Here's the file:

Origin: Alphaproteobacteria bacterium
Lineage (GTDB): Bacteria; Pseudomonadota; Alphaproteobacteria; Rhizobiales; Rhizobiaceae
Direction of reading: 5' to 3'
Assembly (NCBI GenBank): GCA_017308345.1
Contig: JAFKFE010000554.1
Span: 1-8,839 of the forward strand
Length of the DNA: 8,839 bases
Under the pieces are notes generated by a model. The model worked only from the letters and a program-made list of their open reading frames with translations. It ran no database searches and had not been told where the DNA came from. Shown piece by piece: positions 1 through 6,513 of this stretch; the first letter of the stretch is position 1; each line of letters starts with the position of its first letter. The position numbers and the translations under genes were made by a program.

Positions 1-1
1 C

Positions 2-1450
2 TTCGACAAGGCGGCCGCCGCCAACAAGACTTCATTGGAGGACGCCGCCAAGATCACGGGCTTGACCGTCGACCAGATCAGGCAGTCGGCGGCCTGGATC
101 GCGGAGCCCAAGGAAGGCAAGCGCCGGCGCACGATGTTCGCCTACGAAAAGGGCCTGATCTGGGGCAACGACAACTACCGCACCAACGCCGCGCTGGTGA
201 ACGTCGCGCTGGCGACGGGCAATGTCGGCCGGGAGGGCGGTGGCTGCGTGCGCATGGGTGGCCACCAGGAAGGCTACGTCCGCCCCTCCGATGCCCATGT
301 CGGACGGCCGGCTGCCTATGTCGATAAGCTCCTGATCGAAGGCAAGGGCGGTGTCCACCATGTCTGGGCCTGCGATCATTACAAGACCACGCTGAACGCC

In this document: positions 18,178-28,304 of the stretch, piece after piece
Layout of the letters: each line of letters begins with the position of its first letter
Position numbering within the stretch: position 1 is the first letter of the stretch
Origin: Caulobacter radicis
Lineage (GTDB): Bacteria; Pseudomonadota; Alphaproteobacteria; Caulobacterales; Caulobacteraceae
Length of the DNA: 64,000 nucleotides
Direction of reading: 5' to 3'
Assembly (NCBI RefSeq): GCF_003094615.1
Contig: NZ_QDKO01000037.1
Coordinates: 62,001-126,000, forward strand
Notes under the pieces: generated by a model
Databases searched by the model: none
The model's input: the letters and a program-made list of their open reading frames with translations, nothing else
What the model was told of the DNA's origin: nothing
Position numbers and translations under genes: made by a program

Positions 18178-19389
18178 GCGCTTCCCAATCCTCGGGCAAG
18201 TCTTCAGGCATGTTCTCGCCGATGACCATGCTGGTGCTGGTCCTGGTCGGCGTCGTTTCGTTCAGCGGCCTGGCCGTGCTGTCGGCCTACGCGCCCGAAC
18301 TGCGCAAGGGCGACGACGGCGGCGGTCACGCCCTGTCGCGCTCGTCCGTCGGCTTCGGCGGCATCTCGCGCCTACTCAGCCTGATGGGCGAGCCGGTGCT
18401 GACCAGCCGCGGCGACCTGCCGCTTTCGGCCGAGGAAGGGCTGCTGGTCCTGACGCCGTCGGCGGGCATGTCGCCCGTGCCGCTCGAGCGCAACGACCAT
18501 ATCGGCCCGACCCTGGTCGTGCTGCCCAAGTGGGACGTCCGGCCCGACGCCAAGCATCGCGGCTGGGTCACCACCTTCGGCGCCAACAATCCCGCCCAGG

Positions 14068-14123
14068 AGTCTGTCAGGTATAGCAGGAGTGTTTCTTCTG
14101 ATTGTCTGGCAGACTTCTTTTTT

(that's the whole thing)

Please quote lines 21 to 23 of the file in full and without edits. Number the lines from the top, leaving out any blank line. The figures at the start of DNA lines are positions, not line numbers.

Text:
Length of the DNA: 64,000 nucleotides
Direction of reading: 5' to 3'
Assembly (NCBI RefSeq): GCF_003094615.1